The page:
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Name: fath
Status: N/A
Age: N/A
Location: N/A
Country: N/A
Date: Around 1993

What causes an "ice cream headache"? Are they dangerous? What would happen if I induced an ice cream headache when I had a regular headache?

This is really a neat question. I am certainly no expert on headaches, but it has a lot to do blood circulation in the sinuses and around and within the brain. Why do some people get them easily and other seem resistant? The cold might restrict blood flow which is the basis for the problem. An Ice cream headache can be turned "on" or "off" by adjusting the rate of consumption, Slurpees work best, so really cold stuff enhances the effect. Are there stages: cold sensation, lingering headache, subsiding headache, warming, etc? Does the cold actually create similar headache "conditions" or does the brain confused cause it cannot directly feel pain? The difference in people is probably due to differences in arteriole branching and general circulation. In my experience smokers get worse headaches than nonsmokers of the same age. Do you find a similar trend? I am trying to stimulate discussion!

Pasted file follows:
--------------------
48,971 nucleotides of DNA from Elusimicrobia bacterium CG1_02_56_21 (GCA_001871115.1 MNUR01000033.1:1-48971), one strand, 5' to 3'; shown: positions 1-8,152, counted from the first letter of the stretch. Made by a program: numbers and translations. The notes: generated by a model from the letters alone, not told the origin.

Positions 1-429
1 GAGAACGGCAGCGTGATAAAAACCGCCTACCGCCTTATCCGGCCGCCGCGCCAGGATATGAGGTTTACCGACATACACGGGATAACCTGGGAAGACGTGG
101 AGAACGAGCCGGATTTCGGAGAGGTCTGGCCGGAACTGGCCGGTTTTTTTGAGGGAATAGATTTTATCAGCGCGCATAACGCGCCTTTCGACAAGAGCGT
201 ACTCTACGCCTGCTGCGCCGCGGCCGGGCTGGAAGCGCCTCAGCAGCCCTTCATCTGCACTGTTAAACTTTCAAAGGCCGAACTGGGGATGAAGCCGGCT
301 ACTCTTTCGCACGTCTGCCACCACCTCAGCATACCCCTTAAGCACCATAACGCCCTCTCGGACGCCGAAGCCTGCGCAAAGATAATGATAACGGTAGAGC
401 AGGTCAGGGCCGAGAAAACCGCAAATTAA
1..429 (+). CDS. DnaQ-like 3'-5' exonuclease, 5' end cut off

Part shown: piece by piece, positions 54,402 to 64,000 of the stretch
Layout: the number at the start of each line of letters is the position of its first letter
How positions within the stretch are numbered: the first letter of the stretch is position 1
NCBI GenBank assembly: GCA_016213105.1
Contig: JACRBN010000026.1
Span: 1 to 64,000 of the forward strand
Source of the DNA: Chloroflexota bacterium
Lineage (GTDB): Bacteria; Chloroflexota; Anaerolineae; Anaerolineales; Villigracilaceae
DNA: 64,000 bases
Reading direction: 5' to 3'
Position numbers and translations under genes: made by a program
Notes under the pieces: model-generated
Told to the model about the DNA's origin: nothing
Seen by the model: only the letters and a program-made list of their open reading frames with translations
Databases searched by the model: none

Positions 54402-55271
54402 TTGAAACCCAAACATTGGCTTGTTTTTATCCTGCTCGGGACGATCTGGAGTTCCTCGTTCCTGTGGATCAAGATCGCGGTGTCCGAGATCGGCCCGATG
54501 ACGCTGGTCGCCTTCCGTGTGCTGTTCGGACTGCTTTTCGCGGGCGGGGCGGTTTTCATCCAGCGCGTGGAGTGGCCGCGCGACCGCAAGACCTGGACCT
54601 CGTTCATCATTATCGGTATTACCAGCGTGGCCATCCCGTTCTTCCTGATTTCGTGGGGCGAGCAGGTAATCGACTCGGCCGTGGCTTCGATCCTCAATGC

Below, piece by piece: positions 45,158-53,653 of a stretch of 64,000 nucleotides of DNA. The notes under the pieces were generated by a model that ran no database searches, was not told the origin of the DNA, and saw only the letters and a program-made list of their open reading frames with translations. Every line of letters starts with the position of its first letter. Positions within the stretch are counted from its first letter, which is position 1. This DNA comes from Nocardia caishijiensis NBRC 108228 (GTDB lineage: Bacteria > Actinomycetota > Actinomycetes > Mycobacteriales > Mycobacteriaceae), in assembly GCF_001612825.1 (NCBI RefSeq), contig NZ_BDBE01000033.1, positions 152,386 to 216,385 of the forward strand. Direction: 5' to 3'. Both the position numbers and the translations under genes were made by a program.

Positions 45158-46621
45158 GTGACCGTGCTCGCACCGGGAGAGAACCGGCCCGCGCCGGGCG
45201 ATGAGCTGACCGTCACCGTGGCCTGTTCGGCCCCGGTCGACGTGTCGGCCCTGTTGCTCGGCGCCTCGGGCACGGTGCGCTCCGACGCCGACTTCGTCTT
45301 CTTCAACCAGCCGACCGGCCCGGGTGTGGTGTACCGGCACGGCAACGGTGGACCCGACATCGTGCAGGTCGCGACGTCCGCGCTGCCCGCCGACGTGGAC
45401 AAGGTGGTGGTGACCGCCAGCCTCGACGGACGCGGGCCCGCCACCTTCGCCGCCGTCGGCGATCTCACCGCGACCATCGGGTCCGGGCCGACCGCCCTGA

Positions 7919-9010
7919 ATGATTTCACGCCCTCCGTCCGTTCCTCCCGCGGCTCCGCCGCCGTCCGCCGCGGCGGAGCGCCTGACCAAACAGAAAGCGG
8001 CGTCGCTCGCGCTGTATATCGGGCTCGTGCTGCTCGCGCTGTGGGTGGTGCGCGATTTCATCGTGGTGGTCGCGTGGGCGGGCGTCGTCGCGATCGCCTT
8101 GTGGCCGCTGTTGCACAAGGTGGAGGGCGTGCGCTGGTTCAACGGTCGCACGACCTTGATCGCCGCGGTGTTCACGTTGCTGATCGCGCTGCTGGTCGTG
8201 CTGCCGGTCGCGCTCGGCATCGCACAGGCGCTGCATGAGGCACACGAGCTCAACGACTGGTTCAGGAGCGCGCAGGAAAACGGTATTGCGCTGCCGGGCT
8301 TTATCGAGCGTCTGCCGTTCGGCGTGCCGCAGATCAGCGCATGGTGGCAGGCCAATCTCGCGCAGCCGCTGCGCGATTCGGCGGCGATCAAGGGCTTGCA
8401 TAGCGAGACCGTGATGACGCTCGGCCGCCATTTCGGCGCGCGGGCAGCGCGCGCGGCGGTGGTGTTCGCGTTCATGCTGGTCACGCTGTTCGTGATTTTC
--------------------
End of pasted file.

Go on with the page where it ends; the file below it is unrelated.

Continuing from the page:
Lou Harnisch

Yes, insufficient blood flow to the head does play a large role in headaches. The brain itself does not have sensory neurons, so it does not directly feel pain, like Lou Harnisch explained. But the muscles of the head are very sensitive to changes in blood flow, blood pressure, nutritional variations, temperature, and tension caused by stress. The pain comes from abnormal contraction of these head muscles. These contractions, in turn, can be triggered by insufficient blood flow, excessive blood pressure, cold, and tension build up (hence the term "tension" headache). So, in our consideration of why ice cream might cause a headache, several factors might all come into play: the decrease in blood flow as Lou Harnisch suggested; the constrictive response to cold of the muscles of the mouth, neck, and ultimately head; the increase in blood pressure do to stimulation of digestion; the sharp increase in blood sugar and insulin levels in response to the sugary treat; and maybe even the guilt one feels for eating an ice cream cone (NO! That could not possibly be a reason!). I have even read one medical authority who believes that the headache could be triggered by an allergic reaction to milk proteins, and indeed, many people have allergies to milk. Just a health note. If any of the following symptoms accompany a headache, please consult with your doctor ASAP: blurred vision, sensitivity to light, pressure behind the eyes relieved by vomiting, food allergies, pressure in the facial sinus area, heart pounding, visual color changes, feeling as though your head will explode, and unbearable throbbing. Do not just take an aspirin. Something more serious may be causing the headache.


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